The Van T’s are a West of Scotland four-piece comprised of Chloe Van Thompson (vocals, guitar), Hannah Van Thompson (vocals guitar), Joanne Forbes (bass) and Shaun Hood (drums). After creating a stir in 2015 with a bold and noisy surf-rock sound showcased on the EP Laguna Babe, The Van T’s made a swift return with their follow up EP A Coming of Age. Appearances at T in the Park, Wickerman, Electric Fields and Tenement Trail followed as the band brought their sunny 50’s jukebox style melodies mixed with a twist of cathartic 90’s grunge to a wider audience.
This Saturday you will find them on stage at TRNSMT festival. We sat down with Shaun Hood for a chat.
The demands on rock bands, or any kind of musicians at your stage, there’s all kinds of things going on, so how do all co-ordinate to make sure you focus your creative energies at the right time?
Yeah well, we’re all certainly kept busy. We tend to work it on a who is available to do what thing at what point in time basis, because we all work jobs as well. We sort of try to work as a team and get it all done. It does really definitely depend on everyone’s schedule, so depending on what time of day the thing is happening you’ll probably get a certain different band member each time.
I suppose, technology helps these days. You know, you can come up with an idea, record it on your phone, tap it off to the rest of the group..
That’s pretty much the way we work in terms of writing, at least for the last couple of tracks. It’s always started just by Hannah or Chloe doing a recording on their phone with bare chords and vocal ideas, and then we’ll take it from there.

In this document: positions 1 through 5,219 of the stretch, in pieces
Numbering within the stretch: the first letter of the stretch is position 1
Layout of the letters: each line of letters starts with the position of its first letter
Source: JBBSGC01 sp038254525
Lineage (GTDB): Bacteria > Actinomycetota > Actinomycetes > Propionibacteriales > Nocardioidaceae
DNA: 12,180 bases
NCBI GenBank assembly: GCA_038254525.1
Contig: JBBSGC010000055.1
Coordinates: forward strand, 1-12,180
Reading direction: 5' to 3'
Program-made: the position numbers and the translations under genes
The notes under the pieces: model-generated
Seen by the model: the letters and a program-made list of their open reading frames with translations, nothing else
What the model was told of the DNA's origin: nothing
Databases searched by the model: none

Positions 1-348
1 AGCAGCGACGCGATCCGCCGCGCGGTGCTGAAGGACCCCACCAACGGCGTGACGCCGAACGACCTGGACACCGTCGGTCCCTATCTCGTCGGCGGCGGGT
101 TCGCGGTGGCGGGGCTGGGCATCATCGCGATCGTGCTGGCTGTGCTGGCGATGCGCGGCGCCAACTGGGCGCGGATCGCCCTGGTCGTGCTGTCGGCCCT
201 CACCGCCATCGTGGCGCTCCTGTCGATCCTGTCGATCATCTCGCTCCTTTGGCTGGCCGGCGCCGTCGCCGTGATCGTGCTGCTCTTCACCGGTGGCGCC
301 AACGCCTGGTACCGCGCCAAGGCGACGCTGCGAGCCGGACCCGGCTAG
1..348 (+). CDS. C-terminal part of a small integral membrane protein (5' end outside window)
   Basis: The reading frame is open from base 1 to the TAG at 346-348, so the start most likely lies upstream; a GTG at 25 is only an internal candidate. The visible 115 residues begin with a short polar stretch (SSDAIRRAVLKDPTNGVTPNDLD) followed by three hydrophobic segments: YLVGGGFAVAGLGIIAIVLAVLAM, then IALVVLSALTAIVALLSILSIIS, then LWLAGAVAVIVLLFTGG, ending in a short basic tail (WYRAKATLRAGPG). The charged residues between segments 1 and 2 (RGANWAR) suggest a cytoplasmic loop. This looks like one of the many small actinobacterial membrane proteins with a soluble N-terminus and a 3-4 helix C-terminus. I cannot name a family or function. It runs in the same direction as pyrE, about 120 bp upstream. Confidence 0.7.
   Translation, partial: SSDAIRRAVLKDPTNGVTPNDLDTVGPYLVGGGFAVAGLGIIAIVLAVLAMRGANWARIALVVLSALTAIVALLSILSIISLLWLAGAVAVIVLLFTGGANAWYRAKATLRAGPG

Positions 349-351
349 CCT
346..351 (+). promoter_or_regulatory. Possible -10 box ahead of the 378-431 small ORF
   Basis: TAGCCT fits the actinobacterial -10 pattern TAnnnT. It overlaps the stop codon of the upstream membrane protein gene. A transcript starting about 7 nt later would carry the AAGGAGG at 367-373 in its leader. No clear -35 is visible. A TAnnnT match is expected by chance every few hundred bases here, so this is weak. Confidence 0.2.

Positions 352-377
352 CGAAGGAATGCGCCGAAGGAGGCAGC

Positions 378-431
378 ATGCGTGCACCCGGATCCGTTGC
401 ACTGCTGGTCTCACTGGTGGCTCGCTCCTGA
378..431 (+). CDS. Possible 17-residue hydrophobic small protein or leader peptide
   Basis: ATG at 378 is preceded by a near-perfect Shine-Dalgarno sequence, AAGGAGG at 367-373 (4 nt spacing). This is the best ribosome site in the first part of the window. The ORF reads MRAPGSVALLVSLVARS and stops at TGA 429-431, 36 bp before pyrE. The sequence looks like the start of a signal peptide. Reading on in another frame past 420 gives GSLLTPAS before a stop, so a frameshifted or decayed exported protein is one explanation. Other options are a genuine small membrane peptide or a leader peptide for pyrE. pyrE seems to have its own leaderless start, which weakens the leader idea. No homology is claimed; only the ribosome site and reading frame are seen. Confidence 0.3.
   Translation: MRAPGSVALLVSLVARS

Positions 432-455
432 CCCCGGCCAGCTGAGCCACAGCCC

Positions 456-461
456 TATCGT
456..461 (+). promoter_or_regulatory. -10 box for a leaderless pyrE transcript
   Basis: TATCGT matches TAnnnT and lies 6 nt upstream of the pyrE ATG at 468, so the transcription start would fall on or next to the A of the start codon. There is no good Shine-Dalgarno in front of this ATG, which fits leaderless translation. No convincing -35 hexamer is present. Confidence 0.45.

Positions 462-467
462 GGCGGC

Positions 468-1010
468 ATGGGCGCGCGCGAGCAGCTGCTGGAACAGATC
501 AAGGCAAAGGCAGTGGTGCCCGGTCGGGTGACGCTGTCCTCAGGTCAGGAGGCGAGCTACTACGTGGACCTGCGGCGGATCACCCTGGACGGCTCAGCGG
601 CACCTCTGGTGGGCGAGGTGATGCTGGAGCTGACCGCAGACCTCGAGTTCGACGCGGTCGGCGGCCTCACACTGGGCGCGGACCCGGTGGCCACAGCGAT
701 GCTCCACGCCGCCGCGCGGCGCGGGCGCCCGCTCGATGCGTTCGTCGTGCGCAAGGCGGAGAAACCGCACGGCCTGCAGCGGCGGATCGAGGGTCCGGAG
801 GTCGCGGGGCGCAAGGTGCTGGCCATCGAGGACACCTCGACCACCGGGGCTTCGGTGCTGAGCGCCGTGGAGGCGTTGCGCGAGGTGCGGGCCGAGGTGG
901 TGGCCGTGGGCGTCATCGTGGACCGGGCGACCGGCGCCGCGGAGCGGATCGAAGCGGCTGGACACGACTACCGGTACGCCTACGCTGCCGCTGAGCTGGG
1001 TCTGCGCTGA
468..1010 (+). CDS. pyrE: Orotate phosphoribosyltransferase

Me and Joanne will work on it and we’ll bring it to the studio, and it gives us a better idea of what to expect going in, rather than just going in and introducing ideas blind.
How do you then take things to the finished track?
As we keep doing it, the process always develops. It’s not like we have a set thing that we’re going. We’re changing as we write new songs. The last two we ended up doing proper demo versions for the first time. We went to our friend Gian, singer from The Vegan Leather, and recorded just two demo tracks in his parents house, and listened to it back, and took that to a recording studio.
It’s a learning process as well. The more opportunities we get to write and make music, the better we get at doing it, I guess.
Is it useful for sharing ideas that Glasgow has so many musicians around on the circuit?
Yeah, it’s a very D.I.Y. social thing as well, going on underneath. There’s all the local labels. And everyone, even people who play in one band will end up doing recording for other bands, and everyone has their hand in everything. It’s a good scene to be part of because you get lots of friends and everyone’s good to help each other out and stuff.
Part of TRNSMT is a platform for local talent, to let those bands be on the same bill as more established people. I mean, you’re kind of opening for Kasabian.